• ""Research has shown that the current rush to biofuel will lead to an increase in greenhouse gas emissions, rather than a reduction," Richter told BusinessGreen. "This is caused by the need to convert massive amounts of natural habitat into biofuel plantations."[8]
  • Malaysian palm oil destroying forests, report warns, 2 February 2011 by the Guardian: "Study by Wetlands International claims level of palm oil-related deforestation in Malaysia is higher than previously thought."
    • "The report claims that between 2005 and 2010, almost 353,000 hectares of peat swamp forests were cleared – a third of Malaysia's total – largely for palm oil production."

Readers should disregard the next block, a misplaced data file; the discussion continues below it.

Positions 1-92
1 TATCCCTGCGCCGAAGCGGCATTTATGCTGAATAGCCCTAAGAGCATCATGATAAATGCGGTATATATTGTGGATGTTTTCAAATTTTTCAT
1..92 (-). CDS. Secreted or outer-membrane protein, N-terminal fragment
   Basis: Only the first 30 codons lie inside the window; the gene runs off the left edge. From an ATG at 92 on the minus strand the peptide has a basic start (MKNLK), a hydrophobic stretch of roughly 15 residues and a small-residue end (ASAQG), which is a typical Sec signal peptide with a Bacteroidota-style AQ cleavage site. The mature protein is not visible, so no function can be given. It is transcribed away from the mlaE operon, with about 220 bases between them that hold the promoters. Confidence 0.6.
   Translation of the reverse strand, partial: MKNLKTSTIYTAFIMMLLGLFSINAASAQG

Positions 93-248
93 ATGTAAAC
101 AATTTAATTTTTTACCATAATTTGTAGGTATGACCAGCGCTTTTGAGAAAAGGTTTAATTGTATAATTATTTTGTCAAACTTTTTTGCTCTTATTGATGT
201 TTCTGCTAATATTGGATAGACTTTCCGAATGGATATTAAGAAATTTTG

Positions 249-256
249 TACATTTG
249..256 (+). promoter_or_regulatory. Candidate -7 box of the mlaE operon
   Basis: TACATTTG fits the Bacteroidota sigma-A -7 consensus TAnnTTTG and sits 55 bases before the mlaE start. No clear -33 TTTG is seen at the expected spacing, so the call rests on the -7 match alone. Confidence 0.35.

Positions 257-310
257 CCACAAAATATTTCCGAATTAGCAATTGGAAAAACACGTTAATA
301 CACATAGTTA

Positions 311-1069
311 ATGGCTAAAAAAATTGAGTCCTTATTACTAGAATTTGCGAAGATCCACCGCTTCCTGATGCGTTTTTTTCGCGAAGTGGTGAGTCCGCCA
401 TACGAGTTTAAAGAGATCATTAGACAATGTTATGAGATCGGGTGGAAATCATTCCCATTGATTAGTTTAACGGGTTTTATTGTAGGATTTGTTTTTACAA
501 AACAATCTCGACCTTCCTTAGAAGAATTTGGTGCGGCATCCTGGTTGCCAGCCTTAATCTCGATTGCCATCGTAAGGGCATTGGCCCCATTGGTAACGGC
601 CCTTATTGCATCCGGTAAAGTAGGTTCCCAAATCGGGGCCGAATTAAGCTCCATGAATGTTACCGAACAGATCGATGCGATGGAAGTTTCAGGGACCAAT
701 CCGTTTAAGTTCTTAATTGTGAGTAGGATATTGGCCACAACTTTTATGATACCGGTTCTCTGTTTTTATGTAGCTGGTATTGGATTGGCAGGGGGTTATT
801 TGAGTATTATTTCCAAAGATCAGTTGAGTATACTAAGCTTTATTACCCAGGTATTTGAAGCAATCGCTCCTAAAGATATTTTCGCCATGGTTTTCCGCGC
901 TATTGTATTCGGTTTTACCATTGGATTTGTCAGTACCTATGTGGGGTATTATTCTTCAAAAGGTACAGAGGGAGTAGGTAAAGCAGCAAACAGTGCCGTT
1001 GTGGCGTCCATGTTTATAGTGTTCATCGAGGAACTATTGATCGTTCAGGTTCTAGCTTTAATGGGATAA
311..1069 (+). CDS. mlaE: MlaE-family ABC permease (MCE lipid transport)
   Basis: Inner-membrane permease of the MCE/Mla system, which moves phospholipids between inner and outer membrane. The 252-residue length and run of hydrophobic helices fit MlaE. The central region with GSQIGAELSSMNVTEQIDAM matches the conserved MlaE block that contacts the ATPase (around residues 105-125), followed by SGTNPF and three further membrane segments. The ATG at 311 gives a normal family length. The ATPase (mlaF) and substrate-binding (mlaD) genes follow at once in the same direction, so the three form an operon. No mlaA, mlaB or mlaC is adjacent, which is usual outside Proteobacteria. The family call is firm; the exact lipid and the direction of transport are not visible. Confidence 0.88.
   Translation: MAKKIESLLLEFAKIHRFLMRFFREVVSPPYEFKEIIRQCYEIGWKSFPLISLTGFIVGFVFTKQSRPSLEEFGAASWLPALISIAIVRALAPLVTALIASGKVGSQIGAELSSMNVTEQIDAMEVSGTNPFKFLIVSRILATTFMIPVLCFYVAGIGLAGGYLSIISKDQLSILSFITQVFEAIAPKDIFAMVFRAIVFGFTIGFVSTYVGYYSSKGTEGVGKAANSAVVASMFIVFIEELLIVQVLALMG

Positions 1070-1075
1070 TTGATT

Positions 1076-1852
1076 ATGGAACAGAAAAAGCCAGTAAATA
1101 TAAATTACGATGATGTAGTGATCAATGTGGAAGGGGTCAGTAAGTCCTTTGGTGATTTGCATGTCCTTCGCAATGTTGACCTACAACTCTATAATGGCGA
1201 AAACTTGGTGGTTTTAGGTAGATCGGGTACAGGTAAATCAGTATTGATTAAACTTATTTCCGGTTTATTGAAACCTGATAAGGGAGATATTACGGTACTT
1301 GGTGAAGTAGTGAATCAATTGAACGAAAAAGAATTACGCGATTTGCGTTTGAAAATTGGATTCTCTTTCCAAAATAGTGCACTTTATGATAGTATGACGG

• "The clearing, draining and burning of peat swamp forests is responsible for about 10 per cent of mankind's greenhouse gas emissions, according to Wetlands International."
    • "Palm oil firms in Malaysia and Indonesia are under increasing pressure by major Western retailers and consumer goods brands, many of which use palm oil in their products, to halt the expansion of plantations that lead to forest clearance."
    • "Some Malaysian palm oil producers have also joined the Roundtable on Sustainable Palm Oil, but strong demand from India and China for unsustainably sourced oil means others can avoid doing so without necessarily harming their market share."[10]
  • 110 Advanced Biofuels Projects Now in Development, 14 January 2011 by Renewable Energy "Today, the Biofuels Digest released version 1.7 of its free Advanced Biofuels Tracking Database, projecting advanced biofuels capacity for the 2011-2015 period."